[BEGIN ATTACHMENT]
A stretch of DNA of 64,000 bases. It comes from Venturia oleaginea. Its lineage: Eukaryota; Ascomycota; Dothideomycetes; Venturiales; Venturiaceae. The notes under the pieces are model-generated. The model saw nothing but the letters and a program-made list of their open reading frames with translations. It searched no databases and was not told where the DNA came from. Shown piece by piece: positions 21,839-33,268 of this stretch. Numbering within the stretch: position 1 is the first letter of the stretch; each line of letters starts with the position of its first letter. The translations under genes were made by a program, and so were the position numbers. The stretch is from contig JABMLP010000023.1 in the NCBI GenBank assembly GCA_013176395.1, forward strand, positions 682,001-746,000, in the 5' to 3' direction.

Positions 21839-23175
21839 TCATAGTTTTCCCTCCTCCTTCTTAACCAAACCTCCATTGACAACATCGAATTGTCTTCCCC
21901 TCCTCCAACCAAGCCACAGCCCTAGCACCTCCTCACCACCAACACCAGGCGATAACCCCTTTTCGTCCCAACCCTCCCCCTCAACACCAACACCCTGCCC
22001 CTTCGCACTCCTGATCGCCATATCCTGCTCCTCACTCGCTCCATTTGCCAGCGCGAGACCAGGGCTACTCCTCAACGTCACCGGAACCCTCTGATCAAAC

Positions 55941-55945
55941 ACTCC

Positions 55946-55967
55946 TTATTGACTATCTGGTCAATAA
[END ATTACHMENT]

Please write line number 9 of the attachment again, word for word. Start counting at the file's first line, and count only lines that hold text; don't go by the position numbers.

55946 TTATTGACTATCTGGTCAATAA